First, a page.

Swedish critique of American foreign policy has been widely felt for a while. Then came a Fox News segment that aired in 2017, when Muslim immigration in Sweden was discussed by conservative TV persona Tucker Carlson, and many Swedes felt he was lambasting them as a whole. Communication is a fickle beast that can be perceived in multiple ways by different communities, and they clearly didn’t appreciate it.
The people of Mexico have always had a strained, though helplessly interconnected, relationship with the United States. Given the fact that the two countries share the same border — and the fact that America is perceived as the land of opportunity — it makes sense that millions of Mexican citizens have immigrated over the past century.
In fact, according to the U.S. Census Bureau’s 2018 findings, Mexican-Americans are estimated to comprise a whopping 11.3% of the United States’ population. Therefore, while there is certainly hostility among the two groups, particularly over maintenance and security of the border, there’s also a great deal of intimacy and connection. However, if an American were to visit Mexico, they should probably be a bit more careful with what they say around the locals.
After half a century under anti-American dictator Muammar al-Gaddafi, coupled with mistrust of U.S. foreign policy in the Middle East, it’s far from surprising that Libyans don’t have the most positive opinions of Americans. But here’s a small turn of current events you may not have heard about. In the year 2019, the U.S. government did something additional that the Libyan citizens perceived as wrong.
During a hostile takeover by Libyan National Army leader Khalifa Haftar, a call was received from the States. The citizens of Libya were against Haftar, and believed the U.S. were actually supporting him. While the exact details of that phone call aren’t precisely clear, there’s fair reason why stern travel warnings are in place.
Considering the fact that Islamic radicals attacked the American Embassy located in Tunis as recent as 2012, and anti-American protests even by moderates are commonplace, when it comes to how the U.S. is perceived, feelings in Tunisia across the board aren’t exactly positive. Even after a democratic revolution, opinion towards Americans hasn’t shifted much.
As a result of the embassy attack, the U.S. government wasn’t as keen to help out the Tunisian government with financial aid — which only strengthened their people’s ire toward Americans. In fact, less than half of their population said they thought Americans were good people, and more than a few endorsed violence against them.
Similar to many of the countries listed above, Turkey hasn’t always been in love with the United States, despite Turkey’s key position as a NATO ally in the Middle East. Turkish president Recep Tayyip Erdoğan is leading the most recent anti-American charge, and his strong influence has caused the Turks to be fearful or resentful when it comes to Americans.
From a statistical outlook, a recent survey determined that a whopping 70% of Turkish citizens felt threatened by the United States. That being said, the country still has a reputation to maintain as a huge tourist destination. Due to strong suspicion of Americans coming from local press, Americans shouldn’t be surprised if they catch any off-color looks when revealing their identity.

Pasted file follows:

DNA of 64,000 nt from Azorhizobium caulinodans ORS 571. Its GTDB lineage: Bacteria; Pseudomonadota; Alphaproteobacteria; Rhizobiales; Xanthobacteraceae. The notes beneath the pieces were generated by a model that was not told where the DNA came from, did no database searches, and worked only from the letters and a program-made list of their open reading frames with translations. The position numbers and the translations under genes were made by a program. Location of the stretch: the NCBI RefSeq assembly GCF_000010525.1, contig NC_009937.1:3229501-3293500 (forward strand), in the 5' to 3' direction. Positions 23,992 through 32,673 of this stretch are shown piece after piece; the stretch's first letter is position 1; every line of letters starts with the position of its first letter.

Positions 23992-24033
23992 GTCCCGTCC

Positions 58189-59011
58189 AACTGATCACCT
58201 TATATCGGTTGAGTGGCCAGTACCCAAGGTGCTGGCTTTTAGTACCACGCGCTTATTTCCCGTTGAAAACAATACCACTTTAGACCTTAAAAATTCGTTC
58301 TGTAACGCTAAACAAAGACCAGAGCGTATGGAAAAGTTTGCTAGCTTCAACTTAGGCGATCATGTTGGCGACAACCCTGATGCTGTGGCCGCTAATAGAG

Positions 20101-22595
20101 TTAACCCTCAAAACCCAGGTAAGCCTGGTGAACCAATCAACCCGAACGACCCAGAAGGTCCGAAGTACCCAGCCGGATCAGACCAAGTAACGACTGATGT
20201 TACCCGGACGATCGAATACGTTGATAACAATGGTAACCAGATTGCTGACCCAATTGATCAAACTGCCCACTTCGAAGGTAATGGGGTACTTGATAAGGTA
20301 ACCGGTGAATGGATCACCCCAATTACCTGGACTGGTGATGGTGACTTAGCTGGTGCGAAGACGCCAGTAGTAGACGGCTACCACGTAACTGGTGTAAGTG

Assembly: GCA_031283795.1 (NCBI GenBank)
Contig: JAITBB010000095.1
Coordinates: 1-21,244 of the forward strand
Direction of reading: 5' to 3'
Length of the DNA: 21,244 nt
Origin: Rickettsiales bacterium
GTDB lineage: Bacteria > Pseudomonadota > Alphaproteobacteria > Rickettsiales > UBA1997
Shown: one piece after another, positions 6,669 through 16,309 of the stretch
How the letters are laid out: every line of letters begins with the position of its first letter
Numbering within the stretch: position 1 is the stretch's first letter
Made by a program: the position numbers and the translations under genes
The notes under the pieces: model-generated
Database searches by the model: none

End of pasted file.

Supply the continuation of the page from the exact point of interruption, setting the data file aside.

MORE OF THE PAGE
So how do the people of Russia actually feel about Americans? Sure, the Cold War has been more or less over for three decades, but today’s statistics tell a surprisingly mixed tale. A 2017 Pew Research Center survey indicated 52% feeling negatively towards the United States. Depending on what you thought about Russia previously, this percentage may be higher or lower than you expected.
From a traveler’s perspective, tourist websites maintain that most Russians are cordial toward visiting Americans. But like many of these countries who aren’t big fans of the U.S., just because a great deal of good people exist, doesn’t mean you shouldn’t be conscious of potentially being seen in a negative light by more than a few others.
Wait, wait, wait. How can it be that Canada is on this list? The same Canada that has a stereotype of its citizens being the politest, friendliest people on the planet? They’ve taken years of teasing in stride — but sometimes it’s hard to not feel a bit miffed.
The truth is that Canada is certainly not a dangerous place to visit, and compared to some of the other countries on this list, you shouldn’t be worried at all about going there. However, particularly in light of recent squabbling between leaders, sentiments aren’t the best. Americans working in Canada have claimed that in the workplace, it’s actually not uncommon to criticize America. They also said that sometimes there’s even a strong peer pressure to agree with those people.
Long after the fall of the Iron Curtain, more than a few countries in Eastern Europe still hold rather anti-American sentiments. Serbia in particular is one of the leaders of this thread, with 59% of Serbian survey respondents expressing hostility towards Americans. It’s believed that much of this is thanks to Russian propaganda, which has affected the opinions of multiple countries in that region.
To further complicate matters, Serbs haven’t forgotten the American support of Kosovo during the deadly war there in the late ’90s. Nonetheless, these sentiments are not a major red flag if you desire stopping in Serbia during a Balkan-themed trek through Europe. But it’s definitely something to take note of, and to remind you to make sure you aren’t on your own during these travels!
Just like Serbia, Bosnia is very much influenced by anti-American propaganda perpetrated by the Russian government. It’s quite common for fake news to get spread in these regions, feeding the populace with materials presenting the United States in a negative light. Perhaps this is the reason that a recent Gallup poll showed 52% of Bosnians showing strong distaste for the American government.
U.S. and NATO involvement in this country’s darkest chapter, the Yugoslav Wars of the 1990s, along with what many perceive to be anti-Muslim sentiments coming from Americans, influence many Bosnians’ opinions of Americans. That being said, they’re famous for their hospitality — just don’t try to talk politics.